This post was last updated on Jun 28, 2020.
DISCLAIMER: This content is provided for informational purposes only and is not intended as legal, accounting, tax, HR, or other professional advice. You are responsible for your own compliance with laws and regulations. You should contact your attorney or other relevant advisor for advice specific to your circumstances.
Have you noticed the shift in your margins and in your customer needs? As restaurant owners, we need to take advantage of the trends that are changing our industry. And right now, that means adding delivery options to your service.
We'll talk about why in a minute. But before you immediately start offering restaurant delivery services to your customers, you need to remember that adding a delivery component increases complexity—and with more complexity comes important decisions.
To make the process easier, and to help you determine the right course of action for your business, we've compiled a 5-point delivery checklist questionnaire.
1. Why should I consider adding delivery to my model?
The delivery model is popping up everywhere. It is currently the darling of the financial market and it's been declared the future of the restaurant industry. According to the National Restaurant Association, off-premise dining, including takeout, delivery, and curbside pickup makes up 60% of all restaurant traffic.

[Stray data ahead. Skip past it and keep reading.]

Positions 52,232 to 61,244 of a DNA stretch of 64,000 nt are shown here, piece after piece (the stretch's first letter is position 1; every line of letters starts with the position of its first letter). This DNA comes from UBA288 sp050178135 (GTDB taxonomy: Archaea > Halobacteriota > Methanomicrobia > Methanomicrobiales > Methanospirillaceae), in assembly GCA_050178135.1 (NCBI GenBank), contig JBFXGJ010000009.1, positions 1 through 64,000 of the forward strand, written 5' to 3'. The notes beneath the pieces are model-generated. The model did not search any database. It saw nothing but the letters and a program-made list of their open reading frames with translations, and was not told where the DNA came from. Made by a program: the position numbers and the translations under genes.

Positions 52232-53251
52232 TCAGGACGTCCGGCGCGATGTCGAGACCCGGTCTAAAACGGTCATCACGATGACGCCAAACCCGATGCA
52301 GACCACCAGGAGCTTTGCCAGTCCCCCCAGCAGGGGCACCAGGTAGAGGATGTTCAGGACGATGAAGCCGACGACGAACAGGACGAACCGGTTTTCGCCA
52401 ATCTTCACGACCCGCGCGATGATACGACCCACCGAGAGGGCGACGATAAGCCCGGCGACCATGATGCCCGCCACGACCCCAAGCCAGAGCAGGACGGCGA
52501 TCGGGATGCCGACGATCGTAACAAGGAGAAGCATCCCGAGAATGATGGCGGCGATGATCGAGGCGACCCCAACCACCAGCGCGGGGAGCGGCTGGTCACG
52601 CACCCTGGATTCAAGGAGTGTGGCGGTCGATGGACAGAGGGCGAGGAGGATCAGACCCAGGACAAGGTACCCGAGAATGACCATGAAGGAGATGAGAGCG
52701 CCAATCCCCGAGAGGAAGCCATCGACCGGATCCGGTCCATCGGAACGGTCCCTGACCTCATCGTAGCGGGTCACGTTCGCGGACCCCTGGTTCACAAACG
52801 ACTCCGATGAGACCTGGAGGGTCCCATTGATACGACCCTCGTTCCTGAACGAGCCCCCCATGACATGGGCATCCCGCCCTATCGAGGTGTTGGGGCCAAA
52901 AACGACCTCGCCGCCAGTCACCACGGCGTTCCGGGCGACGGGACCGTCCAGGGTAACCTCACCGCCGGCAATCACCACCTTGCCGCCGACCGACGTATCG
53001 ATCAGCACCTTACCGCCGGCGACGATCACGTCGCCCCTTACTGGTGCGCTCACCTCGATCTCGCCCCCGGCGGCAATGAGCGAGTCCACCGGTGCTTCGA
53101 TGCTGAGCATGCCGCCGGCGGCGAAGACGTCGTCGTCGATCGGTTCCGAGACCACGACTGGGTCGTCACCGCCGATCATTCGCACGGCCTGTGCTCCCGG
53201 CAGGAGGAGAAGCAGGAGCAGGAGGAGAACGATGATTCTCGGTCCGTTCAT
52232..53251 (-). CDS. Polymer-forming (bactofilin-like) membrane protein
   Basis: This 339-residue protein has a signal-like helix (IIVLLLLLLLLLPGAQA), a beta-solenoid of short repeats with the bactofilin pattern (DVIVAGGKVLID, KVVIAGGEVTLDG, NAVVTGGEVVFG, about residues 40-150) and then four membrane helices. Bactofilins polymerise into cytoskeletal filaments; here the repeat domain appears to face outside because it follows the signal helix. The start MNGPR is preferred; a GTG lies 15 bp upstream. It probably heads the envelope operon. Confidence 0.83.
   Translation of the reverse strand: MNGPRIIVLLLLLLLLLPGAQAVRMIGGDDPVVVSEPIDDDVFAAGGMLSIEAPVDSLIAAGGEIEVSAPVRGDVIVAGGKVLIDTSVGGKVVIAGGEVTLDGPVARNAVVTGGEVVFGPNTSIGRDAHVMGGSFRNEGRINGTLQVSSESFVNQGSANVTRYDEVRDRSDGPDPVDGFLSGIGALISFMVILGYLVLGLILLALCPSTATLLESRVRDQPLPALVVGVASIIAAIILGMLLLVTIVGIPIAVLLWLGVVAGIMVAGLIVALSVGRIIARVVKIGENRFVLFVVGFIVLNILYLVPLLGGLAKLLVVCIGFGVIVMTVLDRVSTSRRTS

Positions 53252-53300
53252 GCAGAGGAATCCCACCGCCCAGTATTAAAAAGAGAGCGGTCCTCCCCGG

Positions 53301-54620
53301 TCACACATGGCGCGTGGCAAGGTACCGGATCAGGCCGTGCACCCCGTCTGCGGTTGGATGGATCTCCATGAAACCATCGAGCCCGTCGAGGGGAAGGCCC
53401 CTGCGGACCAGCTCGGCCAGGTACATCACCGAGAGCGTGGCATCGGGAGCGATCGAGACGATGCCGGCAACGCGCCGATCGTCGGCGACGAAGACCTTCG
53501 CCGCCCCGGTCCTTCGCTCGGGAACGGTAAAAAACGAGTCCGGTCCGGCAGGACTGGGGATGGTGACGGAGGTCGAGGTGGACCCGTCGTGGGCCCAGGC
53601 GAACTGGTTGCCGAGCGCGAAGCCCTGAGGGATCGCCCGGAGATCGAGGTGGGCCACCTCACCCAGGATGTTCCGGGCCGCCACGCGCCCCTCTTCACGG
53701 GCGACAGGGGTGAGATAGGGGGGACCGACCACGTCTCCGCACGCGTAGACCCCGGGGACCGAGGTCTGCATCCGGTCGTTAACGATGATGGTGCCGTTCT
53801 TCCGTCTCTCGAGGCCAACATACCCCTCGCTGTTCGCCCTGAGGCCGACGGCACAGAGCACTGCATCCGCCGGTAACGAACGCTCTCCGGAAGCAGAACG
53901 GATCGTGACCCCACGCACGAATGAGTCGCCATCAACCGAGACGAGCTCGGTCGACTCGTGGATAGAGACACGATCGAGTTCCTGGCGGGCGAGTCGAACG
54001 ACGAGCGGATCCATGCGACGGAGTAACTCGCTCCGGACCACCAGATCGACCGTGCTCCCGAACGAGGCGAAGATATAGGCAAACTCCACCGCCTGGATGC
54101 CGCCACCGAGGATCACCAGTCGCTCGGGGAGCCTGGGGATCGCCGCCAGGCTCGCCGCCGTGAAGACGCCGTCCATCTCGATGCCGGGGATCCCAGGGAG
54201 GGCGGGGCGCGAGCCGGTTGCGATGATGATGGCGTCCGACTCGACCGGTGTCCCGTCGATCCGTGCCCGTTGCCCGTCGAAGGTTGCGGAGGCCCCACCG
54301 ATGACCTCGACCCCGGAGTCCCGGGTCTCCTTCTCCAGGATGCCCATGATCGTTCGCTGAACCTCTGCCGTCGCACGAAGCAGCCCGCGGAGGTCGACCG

Demand from Millennial and Generation Z consumers is fueling the increase in takeout and deliver options. But that's not the full story. Technology has also played a role (for example, the advent of food delivery apps), as has the evolution of consumer trends across generations. (For more detail, check out the Toast's 2019 Restaurant Success Report.)
Even if after going through this 5-point list delivery is not for you, consider takeout, curbside pick-up, or any future off-premise model on top of your current model to capture these trends.
2. Should I use a third party delivery company?
The restaurant industry is changing fast, but as restaurant owners, we turn to outside solutions. Most of the solutions are coming from technology and marketing companies like Amazon, PostMates, Eat24, Grubhub, Uber, DeliveryDudes, etc.
These companies sell themselves as marketing for your restaurant, but in the end, their clients are not yours and they place you in direct competition with other restaurants. They charge their clients a delivery fee and negotiate a part of your food cost depending on your volume. Why are restaurants giving away their margins to middlemen?
The answer depends on the demand your food business has for delivery, as well as how much time you have to put into your delivery plan. In regards to your menu, if you cater to a specific lifestyle niche (vegetarian, organic, kosher, X Diet, family dinners, gluten or dairy free, etc), you can create sticky customers that order from you multiple times per week. In that case, it would make more sense to have your delivery in-house. If you don’t have the time or demand for delivery, you can at least save money by using a restaurant delivery system integrated with your POS.
As restaurant owners, we need to understand what the shift is and be able to cater to the market. Let’s stop giving our margins away to others. It is time for us to boost our margins and understand what our customers want.
Restrictions around COVID-19 are changing quickly every day. Here's how to adapt your service model to the situation as it stands.